How is it possible for noodles to get drunk, let alone really drunk as the Thai name ‘Phat Khi Mao’ implies?
Well, I don’t know the answer, but I do know pat khi mao translates into the English words “fried” (phat) and “really drunk” (khi mao). The word noodle is not present in the name, yet somehow everybody seems to know it’s a stir-fried noodle dish, and one that packs a very spicy punch!
There has been much speculation about the naming of this dish. One theory is it was first concocted by an astonishingly inebriated individual who threw any ingredient that came to hand, including way too many spicy chili peppers, into the wok. Others claim the dish won its name because its spiciness required copious amounts of cold beer to tamp down the heat, and by the time the spicy noodles were consumed, the eater was legless with liquor. Some insist the dish is so named because only a drunken fool would be capable of eating something so spicy. Possibly the name derived from the original recipe, made popular by Chinese immigrants living in Laos and Thailand, allegedly called for a healthy dose of rice wine.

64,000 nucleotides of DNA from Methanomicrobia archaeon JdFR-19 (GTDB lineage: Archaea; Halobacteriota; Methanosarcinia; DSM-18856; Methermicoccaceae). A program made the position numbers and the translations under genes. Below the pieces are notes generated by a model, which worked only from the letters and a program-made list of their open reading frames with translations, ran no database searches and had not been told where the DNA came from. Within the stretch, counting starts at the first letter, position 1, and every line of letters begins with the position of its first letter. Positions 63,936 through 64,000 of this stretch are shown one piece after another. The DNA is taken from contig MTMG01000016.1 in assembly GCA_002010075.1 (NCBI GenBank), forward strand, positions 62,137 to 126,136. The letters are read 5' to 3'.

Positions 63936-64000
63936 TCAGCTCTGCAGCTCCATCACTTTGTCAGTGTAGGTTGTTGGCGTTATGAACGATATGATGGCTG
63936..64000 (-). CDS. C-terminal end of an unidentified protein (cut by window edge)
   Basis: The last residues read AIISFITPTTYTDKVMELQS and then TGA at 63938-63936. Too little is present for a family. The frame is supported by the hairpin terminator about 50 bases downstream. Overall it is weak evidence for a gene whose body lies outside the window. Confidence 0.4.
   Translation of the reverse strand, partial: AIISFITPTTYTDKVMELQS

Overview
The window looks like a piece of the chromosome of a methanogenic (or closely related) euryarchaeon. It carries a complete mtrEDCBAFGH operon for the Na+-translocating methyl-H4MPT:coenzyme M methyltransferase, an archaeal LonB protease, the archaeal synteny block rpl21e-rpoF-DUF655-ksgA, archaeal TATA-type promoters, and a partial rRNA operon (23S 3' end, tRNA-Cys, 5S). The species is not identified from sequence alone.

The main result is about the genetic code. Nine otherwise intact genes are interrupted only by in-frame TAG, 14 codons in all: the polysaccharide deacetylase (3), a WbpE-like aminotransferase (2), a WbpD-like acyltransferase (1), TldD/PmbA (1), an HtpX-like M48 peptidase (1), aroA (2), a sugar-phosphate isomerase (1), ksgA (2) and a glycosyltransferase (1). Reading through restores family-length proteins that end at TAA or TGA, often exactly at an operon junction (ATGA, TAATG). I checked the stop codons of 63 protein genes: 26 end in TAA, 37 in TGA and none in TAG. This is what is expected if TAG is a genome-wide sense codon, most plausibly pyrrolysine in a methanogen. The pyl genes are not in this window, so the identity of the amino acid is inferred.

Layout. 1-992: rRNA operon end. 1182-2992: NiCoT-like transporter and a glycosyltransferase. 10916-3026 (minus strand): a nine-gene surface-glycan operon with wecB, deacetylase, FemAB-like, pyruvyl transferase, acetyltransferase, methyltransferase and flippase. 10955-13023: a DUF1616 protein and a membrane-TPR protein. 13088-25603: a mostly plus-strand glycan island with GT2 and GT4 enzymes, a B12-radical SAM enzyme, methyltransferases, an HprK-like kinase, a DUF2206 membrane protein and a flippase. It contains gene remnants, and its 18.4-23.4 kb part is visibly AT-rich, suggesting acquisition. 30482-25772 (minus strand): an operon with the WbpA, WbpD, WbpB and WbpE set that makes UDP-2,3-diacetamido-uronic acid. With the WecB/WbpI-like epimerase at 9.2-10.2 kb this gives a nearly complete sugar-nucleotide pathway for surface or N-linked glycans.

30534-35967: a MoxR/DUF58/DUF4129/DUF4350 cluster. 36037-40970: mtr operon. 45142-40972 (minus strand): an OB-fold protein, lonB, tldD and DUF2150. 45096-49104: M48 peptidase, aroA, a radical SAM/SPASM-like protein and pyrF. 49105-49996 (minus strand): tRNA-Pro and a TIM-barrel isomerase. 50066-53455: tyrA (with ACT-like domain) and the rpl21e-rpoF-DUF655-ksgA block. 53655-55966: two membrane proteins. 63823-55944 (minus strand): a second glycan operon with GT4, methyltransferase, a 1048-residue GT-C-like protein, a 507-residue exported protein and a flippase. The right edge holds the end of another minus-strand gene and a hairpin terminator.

Fried drunken noodles is yet another in a long line of dishes conceived by a neighboring nation that Thailand has made its own. Phat khi mao is similar to phat si io (fried noodles with soy sauce) but has a different flavour profile, the result of the hot chili peppers and fresh Thai basil. Like most Thai stir-fries, it can be ordered with chicken (gai), pork (moo), beef (nuea), shrimp (gung), mixed seafood (ahaan talay) or tofu (dtao hoo) and vegetables (pak).
Ordering drunken noodles Thai style might have you thinking you’re ingesting unrefined napalm, so order it “mai phet” and the cook will cut down on the chili peppers. To help acclimate your taste buds to spicy Thai food, order a cold beer or soda, take small bites, and have a sip of your beverage between each mouthful. Before long your palate will be armour plated, and you’ll be eating like you were born in Isaan in no time at all. If the noodles are still too hot for your liking, a serving of anything sugary and sweet afterwards will help to cool your sweating tongue down.
Although the individual make-up of phat khi mao differs at each establishment, it’s easy to find at most street food venues, and will generally contain wide rice noodles, assorted vegetables, an egg, tofu, bean sprouts, red chili peppers, Thai basil, garlic, sugar, soy and oyster sauce, as well as the meat or seafood of your choice.
How to make Phat Ki Mao